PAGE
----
uOttawa student inspires body-positive attitudes

Posted on Wednesday, January 6, 2016

Leclair stands on a beach in a bikini, which shows that her right leg is much larger than her left.
The photo that started it all. Leclair submitted this photo to accompany her personal essay on Lymphie Life, which led to coverage in several publications and her participation in an upcoming medical documentary. 

By Brandon Gillet

Last summer, uOttawa student Isa-Bella Leclair lit up the social media world when her inspiring essay on staying body-positive despite her congenital condition was posted on a blog called The Lymphie Life. Since then, Leclair has been featured in People Magazine, Seventeen, and on Good Morning America.

Leclair was born with Parkes Weber Syndrome (PWS), which is the presence of multiple abnormal blood vessels, specifically in her right leg. A side effect of her syndrome is lymphedema, a condition in which lymphatic fluid does not circulate properly and collects in her leg instead, resulting in significant swelling. Leclair uses special compression garments to alleviate some of the swelling, but as the day wears on, gravity causes her leg to continue to swell.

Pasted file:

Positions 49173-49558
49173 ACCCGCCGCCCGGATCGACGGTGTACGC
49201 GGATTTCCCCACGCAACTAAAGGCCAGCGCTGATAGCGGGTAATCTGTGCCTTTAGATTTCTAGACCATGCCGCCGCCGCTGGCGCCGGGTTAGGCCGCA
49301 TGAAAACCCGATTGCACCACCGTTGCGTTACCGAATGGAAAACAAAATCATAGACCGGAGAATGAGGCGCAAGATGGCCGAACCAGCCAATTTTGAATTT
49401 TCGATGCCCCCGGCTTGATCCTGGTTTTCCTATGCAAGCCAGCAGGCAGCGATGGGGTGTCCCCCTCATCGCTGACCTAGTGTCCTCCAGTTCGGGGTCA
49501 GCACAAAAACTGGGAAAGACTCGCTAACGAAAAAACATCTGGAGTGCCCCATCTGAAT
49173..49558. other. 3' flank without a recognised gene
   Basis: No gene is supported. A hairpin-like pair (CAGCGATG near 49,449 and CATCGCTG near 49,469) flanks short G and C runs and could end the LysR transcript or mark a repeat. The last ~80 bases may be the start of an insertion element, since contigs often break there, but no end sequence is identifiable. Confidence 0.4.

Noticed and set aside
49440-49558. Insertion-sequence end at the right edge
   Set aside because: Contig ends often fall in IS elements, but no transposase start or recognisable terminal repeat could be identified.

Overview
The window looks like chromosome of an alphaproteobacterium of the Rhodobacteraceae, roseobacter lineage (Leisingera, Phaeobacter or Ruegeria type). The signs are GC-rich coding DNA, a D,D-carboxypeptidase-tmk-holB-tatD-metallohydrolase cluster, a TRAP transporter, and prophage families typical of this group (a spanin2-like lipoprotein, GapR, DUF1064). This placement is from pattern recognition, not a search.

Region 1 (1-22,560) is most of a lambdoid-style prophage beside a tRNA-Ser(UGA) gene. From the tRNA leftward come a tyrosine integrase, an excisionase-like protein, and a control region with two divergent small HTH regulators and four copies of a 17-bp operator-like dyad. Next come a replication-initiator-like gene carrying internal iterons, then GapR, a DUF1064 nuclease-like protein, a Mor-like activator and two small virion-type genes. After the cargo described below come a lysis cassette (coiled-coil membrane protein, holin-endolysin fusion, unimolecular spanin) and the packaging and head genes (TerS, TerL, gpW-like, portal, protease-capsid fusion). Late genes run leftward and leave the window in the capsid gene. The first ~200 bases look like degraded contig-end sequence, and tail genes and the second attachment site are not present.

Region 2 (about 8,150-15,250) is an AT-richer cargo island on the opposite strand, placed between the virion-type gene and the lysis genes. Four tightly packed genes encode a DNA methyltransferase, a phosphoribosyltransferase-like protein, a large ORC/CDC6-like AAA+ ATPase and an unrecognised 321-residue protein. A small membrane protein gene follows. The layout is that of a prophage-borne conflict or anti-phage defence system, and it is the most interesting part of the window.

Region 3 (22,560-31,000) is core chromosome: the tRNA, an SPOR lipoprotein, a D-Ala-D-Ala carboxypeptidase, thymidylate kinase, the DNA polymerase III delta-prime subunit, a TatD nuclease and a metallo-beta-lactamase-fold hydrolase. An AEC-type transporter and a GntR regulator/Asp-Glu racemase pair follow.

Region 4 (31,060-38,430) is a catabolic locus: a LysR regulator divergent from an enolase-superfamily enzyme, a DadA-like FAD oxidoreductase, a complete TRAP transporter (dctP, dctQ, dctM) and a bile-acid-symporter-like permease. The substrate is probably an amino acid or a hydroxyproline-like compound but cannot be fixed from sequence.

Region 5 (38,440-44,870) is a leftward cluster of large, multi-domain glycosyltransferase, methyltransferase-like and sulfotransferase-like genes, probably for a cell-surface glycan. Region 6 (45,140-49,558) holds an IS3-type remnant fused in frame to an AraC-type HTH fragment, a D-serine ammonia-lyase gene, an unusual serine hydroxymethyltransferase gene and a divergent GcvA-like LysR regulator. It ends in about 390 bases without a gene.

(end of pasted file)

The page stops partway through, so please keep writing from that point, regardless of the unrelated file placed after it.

“When I wake up it’s smaller, when I go to bed it’s bigger,” said Leclair.

After she shared her story on Facebook, she was contacted by Barcroft Media to be featured in a special video on positive body image that was broadcast last summer. The video, in turn, attracted the attention of an international broadcaster, which has recently sent a media team to film Leclair as part of a documentary focusing on genetic conditions.

“I was really surprised, as I had not intended (my blog) to go viral,” said Leclair.

Initially, Leclair was just searching for information from The Lymphie Life blogger Alexa Ercolano because she was about to undergo treatment. Ercolano asked for a photo and Leclair sent one of her enjoying a summer vacation with her family. She didn’t expect her story to gain so much attention, or for it to be seen as inspiring a body-positive message.

“For me it’s more about awareness [of PWS]. As for body image, it is awesome to see the change it can create in people’s minds,” she said. “Just the fact that it’s out there and more people now know what PWS is, it’s all worth it.”

Leclair hopes that the upcoming documentary will encourage people to shed their nervousness around her and others with disabilities, and encourage them to satisfy their curiosity in a respectful manner.

“I hope people will be able to ask questions of people with disabilities rather than just stare,” said Leclair. “And for people with disabilities: don’t be ashamed, because it’s who you are. Turn it into a positive. Love yourself, that’s really the message I want to relay.”

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